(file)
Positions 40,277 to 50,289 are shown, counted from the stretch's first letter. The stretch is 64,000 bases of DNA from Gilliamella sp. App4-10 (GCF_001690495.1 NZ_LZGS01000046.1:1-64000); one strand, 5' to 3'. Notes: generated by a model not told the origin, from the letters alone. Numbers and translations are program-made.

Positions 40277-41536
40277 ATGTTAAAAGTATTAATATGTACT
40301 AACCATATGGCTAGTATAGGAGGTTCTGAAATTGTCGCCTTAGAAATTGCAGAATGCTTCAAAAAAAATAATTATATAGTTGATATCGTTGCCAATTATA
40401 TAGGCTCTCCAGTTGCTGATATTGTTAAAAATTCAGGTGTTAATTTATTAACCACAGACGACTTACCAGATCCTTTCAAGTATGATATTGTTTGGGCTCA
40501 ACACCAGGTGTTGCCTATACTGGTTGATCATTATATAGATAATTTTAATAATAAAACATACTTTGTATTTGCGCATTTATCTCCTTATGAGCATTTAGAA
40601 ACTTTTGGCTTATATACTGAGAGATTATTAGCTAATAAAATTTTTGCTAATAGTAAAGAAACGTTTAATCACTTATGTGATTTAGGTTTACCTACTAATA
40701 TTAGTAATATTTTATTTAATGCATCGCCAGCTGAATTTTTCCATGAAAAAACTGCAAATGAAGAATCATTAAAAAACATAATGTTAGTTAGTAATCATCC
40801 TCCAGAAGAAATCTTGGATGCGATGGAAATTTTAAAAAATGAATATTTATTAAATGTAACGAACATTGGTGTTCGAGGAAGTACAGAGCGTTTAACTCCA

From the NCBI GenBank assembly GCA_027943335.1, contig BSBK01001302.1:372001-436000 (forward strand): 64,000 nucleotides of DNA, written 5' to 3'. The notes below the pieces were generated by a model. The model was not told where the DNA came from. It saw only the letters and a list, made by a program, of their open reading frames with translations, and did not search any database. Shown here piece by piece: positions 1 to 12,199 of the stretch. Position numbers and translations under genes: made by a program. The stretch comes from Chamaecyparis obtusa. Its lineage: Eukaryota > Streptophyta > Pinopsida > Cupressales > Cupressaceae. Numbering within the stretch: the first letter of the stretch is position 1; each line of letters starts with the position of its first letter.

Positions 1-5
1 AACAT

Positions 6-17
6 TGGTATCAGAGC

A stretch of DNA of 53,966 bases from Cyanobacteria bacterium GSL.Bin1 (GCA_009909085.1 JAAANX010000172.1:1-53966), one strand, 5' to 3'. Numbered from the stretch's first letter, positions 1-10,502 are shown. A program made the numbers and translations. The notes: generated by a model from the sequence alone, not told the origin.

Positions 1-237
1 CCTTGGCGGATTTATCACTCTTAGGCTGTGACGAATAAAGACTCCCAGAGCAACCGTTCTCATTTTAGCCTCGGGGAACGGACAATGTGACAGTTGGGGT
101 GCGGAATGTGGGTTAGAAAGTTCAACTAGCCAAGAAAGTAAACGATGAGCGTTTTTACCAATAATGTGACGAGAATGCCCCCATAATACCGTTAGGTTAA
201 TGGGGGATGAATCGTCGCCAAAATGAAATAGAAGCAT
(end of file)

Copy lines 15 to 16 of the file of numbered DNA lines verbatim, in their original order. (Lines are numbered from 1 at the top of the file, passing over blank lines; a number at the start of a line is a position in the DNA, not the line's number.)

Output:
A stretch of DNA of 53,966 bases from Cyanobacteria bacterium GSL.Bin1 (GCA_009909085.1 JAAANX010000172.1:1-53966), one strand, 5' to 3'. Numbered from the stretch's first letter, positions 1-10,502 are shown. A program made the numbers and translations. The notes: generated by a model from the sequence alone, not told the origin.

Positions 1-237